As this month marks both the 90th anniversary of Black History Week and the 40th anniversary of Black History Month, those of us on the WSU IDT team thought that it would be a good idea to take some time and spotlight the ways that this university is recognizing the occasion:
-First and foremost, Wichita State is hosting renowned activist and writer Tim Wise for a Black History Month Keynote Speech. Wise has published seven books on the topic of antiracism in the United States and his experiences as an activist. Wise has also published numerous essays and has contributed to multiple scholarly works, many of which are currently taught in universities across the country. He also frequently appears as a contributor on several major news channels.
If you happen to be a Wichita State faculty or staff member, the university invites you to attend Wise’s daytime lecture, entitled “Diversity in the Classroom,” on Wednesday, February 17th from 1:00 to 2:15 PM. This lecture will be held in the Rhatigan Student Center, Room 266.
Additional information about the day lecture can be found here.
Additionally, Wise’s keynote speech, entitled “Black Lives Matter vs. All Lives Matter & White Privilege,” is open to the public, although if you are a WSU student or faculty member, you are allowed one free ticket. These tickets can be picked up from either the WSU Bookstore or the Office of Diversity and Inclusion. The keynote speech will be held in the Eugene M. Hughes Metropolitan Complex on Wednesday, February 17th at 6:30 PM.
Additional information about the evening keynote speech can be found here. We hope to see you there!
Of course, the Office of Diversity and Inclusion has events happening around campus year-round, including entries in the Brown Bag Diversity Discussion series on both Judaism and Hinduism this month. The Black Student Union is also cosponsoring several events throughout the month, including the “Historical Black Museum,” which is a reenactment based exploration of notable black figures from history. Speaker Kaye Monk-Morgan will also be hosting a discussion this month, entitled “The Only One in the Room,” that explores diversity concerns in social situations.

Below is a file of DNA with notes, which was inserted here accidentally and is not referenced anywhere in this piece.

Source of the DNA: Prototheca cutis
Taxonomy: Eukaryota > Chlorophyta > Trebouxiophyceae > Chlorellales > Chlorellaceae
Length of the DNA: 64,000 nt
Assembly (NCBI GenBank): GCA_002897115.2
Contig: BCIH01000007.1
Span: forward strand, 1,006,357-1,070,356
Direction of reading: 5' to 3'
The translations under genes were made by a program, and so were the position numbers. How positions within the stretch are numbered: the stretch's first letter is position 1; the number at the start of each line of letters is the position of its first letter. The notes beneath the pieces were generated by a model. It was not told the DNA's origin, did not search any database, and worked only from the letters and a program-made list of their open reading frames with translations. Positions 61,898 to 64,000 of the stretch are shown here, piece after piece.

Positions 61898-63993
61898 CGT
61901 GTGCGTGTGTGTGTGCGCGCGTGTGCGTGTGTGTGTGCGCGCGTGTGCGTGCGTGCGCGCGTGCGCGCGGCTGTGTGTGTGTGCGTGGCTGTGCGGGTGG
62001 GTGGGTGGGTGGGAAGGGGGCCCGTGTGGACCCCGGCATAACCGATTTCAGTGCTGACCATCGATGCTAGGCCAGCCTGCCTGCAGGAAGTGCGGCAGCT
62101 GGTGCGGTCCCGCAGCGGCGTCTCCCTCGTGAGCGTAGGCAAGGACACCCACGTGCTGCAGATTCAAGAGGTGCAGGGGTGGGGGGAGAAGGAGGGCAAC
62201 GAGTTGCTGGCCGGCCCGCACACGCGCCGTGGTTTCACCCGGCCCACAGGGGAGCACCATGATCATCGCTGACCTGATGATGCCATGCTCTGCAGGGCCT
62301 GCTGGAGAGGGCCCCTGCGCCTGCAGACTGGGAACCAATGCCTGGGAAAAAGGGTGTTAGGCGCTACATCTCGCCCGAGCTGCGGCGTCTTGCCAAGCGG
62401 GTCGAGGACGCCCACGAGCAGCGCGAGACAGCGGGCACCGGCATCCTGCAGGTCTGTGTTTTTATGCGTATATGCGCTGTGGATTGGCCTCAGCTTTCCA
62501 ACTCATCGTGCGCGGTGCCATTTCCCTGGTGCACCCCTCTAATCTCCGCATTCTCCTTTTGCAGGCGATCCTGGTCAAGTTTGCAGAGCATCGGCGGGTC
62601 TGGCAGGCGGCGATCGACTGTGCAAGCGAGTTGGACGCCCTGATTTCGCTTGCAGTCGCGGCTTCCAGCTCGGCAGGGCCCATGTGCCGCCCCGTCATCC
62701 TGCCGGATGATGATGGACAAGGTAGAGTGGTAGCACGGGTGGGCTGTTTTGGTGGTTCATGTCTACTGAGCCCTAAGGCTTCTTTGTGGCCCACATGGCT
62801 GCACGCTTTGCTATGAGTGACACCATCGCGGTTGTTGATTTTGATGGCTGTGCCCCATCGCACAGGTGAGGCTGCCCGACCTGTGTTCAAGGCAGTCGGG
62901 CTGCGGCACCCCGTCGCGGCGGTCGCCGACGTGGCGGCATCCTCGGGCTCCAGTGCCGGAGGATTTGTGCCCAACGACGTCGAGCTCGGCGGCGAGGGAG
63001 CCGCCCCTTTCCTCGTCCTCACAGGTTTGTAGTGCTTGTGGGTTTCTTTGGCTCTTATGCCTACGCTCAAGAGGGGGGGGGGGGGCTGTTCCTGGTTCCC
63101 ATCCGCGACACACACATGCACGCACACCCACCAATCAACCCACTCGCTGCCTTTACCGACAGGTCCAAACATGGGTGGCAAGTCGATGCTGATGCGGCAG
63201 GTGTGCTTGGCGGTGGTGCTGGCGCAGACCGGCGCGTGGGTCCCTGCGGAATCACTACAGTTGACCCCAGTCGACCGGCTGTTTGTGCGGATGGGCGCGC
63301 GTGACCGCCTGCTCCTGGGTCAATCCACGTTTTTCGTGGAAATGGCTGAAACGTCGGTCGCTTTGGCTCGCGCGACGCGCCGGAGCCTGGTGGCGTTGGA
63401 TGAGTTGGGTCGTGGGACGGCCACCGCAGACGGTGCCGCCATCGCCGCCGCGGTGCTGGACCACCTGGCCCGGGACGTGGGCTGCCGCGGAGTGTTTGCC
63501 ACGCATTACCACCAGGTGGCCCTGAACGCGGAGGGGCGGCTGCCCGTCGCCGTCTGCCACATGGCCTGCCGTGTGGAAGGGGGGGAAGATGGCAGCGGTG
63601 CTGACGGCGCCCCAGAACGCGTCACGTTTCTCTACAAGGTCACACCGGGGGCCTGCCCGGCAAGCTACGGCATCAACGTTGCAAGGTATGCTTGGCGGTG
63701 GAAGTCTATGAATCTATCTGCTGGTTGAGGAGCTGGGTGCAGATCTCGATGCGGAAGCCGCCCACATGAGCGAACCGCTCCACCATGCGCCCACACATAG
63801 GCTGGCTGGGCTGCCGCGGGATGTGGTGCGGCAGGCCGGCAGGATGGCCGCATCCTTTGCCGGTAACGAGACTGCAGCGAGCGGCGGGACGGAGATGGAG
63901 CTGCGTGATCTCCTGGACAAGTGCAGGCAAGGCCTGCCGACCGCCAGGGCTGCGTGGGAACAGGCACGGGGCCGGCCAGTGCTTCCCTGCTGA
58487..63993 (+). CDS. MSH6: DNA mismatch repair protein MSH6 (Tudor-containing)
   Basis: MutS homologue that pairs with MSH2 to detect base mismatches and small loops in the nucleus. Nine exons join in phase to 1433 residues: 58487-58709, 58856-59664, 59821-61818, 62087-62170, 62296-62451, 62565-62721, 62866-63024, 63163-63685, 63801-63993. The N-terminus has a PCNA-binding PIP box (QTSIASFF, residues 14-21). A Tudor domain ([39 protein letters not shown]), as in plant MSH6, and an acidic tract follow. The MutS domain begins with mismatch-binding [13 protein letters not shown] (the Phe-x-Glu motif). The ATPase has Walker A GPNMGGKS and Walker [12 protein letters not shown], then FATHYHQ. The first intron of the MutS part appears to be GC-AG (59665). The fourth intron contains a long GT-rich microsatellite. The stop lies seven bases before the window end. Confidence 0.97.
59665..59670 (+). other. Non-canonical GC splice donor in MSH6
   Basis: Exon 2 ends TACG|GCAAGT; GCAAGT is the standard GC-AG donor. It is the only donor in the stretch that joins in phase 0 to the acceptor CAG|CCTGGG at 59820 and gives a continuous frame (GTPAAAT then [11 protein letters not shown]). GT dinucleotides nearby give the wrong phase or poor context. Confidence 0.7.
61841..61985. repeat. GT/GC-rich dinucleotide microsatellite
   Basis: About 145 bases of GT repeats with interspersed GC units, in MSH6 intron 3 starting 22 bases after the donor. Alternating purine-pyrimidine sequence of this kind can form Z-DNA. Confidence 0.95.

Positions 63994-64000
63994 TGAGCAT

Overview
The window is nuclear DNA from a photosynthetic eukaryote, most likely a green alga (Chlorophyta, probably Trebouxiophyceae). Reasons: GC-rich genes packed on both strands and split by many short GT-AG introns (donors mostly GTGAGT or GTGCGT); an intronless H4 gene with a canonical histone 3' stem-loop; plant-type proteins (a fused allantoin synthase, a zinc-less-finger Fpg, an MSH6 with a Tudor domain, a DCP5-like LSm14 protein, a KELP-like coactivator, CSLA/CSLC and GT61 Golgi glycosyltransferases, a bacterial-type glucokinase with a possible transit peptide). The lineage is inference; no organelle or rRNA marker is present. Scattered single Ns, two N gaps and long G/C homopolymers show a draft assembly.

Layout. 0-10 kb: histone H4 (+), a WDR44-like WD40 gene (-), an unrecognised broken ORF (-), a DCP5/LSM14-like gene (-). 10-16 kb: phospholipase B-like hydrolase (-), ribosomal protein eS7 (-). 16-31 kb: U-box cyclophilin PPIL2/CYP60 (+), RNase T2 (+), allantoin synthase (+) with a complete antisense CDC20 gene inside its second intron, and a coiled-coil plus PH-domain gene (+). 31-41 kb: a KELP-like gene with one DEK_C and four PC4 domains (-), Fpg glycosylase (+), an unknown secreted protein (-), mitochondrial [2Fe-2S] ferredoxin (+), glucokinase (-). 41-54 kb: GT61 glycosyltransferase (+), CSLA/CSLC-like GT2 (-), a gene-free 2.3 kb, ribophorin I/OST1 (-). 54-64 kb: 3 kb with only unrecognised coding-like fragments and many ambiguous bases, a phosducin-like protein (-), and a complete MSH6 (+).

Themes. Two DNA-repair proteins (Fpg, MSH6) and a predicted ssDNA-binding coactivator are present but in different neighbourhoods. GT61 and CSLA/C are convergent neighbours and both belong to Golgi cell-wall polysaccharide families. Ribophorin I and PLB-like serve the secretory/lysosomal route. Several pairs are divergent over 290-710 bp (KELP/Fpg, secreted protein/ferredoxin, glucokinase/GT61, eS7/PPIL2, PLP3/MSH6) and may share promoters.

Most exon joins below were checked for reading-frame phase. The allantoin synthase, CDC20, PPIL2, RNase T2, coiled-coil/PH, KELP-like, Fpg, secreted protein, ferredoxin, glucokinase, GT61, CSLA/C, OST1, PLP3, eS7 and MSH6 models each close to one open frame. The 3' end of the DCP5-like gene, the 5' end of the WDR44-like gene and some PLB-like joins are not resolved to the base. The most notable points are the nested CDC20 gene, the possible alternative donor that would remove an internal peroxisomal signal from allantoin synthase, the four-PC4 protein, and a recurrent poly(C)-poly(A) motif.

To find out more about all of these events, you can visit the Office of Diversity and Inclusion event calendar here.
Finally, I had the opportunity to sit down and speak briefly with Dr. Rebeccah Bechtold, an Assistant Professor of English at Wichita State. Dr. Bechtold received a 2015 Tilford Fellowship for an American literature course that she constructed, entitled “Race Relations in Early America.” Every academic year, the Tilford Commission funds courses that meet certain criteria concerned with diversity in the classroom and the encouragement for students to explore their own social identities.
Although Dr. Bechtold’s course was taught in a traditional classroom, she said that by utilizing her online Blackboard course space, she could both supplement her face-to-face class and circumvent some potential uncomfortable moments. For the course itself, Dr. Bechtold told me that she and her students examined Early American race relations through the lens of both pro- and anti-slavery literature. The course also traced the ways that this early literature evolved into a contemporary discourse on race, including such controversial issues as ethnicity in popular sports, film casting, and public comments made by well-known figures with a platform on social media.
Dr. Bechtold said that she was able to use Blackboard as a resource for this class; she was able to link her students to digital copies of texts, images, and even audio that she would not have been able to provide with only a textbook. Additionally, Dr. Bechtold says that the journal function was particularly helpful for this course and offered her students a digital safe space to discuss potentially charged issues that they might not have been comfortable broaching in the physical classroom. Using the journal feature, Dr. Bechtold was able to converse directly with her students and encourage a continuous dialogue about diversity and race.
Further information about the Tilford Fellowship can be found here.
Here’s wishing everyone an informative Black History Month–and we hope to see you at some of these events around campus!
Photo credit: Ted Eytan